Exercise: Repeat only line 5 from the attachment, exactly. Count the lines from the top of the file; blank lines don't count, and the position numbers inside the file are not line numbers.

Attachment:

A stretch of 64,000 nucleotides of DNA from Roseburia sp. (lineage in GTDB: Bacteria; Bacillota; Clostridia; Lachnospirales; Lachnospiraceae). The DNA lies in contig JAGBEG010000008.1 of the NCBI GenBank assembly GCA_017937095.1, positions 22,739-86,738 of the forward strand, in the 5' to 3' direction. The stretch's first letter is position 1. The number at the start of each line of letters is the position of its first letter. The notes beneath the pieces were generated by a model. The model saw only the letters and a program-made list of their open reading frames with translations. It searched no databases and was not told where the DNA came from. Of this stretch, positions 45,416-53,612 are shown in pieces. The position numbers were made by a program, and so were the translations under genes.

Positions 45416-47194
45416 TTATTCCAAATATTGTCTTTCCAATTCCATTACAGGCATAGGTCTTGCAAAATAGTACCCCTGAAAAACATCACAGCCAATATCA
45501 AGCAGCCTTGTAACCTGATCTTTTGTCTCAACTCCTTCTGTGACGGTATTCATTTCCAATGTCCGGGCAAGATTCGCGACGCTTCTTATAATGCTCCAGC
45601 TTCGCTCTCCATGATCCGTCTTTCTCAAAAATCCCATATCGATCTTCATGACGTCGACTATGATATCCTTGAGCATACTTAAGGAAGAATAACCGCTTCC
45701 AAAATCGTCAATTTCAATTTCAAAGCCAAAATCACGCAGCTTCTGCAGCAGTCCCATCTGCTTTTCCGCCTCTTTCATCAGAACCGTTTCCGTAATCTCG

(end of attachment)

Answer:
45601 TTCGCTCTCCATGATCCGTCTTTCTCAAAAATCCCATATCGATCTTCATGACGTCGACTATGATATCCTTGAGCATACTTAAGGAAGAATAACCGCTTCC